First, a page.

Fewer people know how many U.S. troops have died in the war in Iraq, a poll showed Wednesday.
Only 28 percent correctly said that about 4,000 Americans have died in the war, according to a survey by the nonpartisan Pew Research Center.
That?s down from last August, when 54 percent gave the accurate casualty figure, which was about 3,500 dead at the time. In previous Pew surveys dating to 2004, about half have correctly given the rough figure for the approximate number of deaths at the time.
In the new poll, around a third said about 3,000 U.S. troops have died while about one in 10 said 2,000 deaths. Fewer overestimated the number of casualties: about a quarter put the figure close to 5,000.
Exit polls of voters in presidential primaries and many national surveys have shown the economy has displaced the war in recent weeks as the public?s choice as the nation?s top problem.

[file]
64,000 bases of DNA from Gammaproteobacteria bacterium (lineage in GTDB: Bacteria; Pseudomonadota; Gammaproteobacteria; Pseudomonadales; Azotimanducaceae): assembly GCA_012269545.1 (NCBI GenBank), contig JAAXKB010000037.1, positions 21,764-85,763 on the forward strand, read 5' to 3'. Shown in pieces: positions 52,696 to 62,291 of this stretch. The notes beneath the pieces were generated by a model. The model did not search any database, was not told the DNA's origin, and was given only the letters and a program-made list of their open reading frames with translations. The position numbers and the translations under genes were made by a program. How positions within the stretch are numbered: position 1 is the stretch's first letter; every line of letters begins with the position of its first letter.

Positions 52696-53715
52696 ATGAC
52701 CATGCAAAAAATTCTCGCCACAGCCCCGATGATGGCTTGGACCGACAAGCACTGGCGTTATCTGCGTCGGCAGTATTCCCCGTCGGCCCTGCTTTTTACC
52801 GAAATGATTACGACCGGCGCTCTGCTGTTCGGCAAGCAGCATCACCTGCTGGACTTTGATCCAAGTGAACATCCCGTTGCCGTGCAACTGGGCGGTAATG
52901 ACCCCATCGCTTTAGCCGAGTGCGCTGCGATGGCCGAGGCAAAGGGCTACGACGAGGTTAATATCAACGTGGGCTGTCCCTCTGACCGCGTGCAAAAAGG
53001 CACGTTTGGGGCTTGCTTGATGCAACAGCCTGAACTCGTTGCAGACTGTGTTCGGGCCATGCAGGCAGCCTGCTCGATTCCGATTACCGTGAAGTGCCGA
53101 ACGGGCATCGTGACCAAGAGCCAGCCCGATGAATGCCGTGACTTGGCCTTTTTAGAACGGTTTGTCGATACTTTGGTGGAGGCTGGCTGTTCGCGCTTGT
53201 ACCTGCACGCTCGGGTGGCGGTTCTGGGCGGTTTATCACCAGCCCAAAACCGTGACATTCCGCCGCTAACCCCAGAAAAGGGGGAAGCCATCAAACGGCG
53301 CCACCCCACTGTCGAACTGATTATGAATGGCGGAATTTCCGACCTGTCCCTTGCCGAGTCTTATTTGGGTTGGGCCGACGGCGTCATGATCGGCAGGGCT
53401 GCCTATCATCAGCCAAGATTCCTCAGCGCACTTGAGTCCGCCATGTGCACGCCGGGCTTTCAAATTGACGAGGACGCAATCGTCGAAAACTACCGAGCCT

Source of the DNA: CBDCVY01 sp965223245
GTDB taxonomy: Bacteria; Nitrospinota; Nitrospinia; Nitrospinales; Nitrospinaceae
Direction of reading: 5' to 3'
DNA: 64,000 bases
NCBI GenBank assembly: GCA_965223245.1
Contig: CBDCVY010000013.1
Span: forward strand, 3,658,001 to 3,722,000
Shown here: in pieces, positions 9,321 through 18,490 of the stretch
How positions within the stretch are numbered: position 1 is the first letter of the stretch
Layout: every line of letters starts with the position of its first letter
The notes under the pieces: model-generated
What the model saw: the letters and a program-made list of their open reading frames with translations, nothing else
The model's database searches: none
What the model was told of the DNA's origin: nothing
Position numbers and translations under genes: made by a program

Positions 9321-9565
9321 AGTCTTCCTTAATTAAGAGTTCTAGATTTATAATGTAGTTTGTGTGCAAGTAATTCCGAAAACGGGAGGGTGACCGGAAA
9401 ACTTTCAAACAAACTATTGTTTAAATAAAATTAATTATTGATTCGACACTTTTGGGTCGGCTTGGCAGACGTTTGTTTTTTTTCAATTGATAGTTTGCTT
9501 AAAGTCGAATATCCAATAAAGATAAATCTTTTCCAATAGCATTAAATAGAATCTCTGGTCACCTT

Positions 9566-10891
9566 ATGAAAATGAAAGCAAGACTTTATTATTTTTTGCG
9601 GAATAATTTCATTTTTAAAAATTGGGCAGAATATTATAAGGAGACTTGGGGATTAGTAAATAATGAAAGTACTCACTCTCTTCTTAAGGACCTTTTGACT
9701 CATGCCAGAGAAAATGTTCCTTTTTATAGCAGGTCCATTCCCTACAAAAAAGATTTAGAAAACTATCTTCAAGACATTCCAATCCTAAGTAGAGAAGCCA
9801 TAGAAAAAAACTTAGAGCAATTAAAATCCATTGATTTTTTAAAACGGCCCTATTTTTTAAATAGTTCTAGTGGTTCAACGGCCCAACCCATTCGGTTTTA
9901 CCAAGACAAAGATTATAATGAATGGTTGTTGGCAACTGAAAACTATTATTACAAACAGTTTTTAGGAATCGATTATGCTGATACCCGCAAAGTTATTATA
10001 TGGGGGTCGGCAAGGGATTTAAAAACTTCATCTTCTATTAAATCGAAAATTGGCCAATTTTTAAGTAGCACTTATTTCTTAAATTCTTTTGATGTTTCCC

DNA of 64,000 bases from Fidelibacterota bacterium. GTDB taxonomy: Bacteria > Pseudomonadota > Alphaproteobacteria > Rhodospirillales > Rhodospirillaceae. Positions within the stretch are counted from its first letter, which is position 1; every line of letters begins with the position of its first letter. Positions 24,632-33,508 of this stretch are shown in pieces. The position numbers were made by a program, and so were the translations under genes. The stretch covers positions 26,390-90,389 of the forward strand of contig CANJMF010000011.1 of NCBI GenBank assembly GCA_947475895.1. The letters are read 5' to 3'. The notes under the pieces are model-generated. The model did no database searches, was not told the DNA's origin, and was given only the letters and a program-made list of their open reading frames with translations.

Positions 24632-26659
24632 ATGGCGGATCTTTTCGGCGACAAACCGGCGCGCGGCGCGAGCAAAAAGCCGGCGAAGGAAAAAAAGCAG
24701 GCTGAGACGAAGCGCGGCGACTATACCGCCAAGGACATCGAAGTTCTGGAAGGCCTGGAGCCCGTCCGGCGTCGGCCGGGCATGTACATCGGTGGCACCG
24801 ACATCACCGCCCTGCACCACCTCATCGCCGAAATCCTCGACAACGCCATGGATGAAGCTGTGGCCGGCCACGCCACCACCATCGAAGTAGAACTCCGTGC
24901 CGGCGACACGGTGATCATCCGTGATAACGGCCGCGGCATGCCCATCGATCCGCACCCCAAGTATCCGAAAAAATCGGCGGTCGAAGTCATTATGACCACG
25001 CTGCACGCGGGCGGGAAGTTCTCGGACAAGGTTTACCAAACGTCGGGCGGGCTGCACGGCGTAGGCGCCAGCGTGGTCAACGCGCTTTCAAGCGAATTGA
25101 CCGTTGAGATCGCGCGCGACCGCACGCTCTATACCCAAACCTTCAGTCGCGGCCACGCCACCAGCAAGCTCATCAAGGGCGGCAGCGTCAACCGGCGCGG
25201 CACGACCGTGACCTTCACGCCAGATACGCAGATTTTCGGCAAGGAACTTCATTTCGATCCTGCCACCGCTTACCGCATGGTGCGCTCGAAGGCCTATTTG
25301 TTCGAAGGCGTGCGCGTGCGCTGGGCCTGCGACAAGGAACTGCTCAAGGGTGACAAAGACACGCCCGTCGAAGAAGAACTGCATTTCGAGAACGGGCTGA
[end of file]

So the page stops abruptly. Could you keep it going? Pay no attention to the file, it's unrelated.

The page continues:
Iraq was the most avidly followed news story for most of the first half of 2007, but it has not been the most closely watched story in any week since mid-October, according to a Pew survey of people?s interest in the news. The portion of news stories on the war has dropped in recent months as well, according to a study by the Project for Excellence in Journalism, a nonpartisan group that evaluates news coverage.
The Pew poll was conducted from Feb. 28-March 2 and involved telephone interviews with 1,003 adults. The margin of sampling error was plus or minus 3.5 percentage points.
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The connection between media coverage and public views is probed in the new book by E&P Editor Greg Mitchell, “So Wrong for So Long: How the Press, the Pundits — and the President — Failed on Iraq.”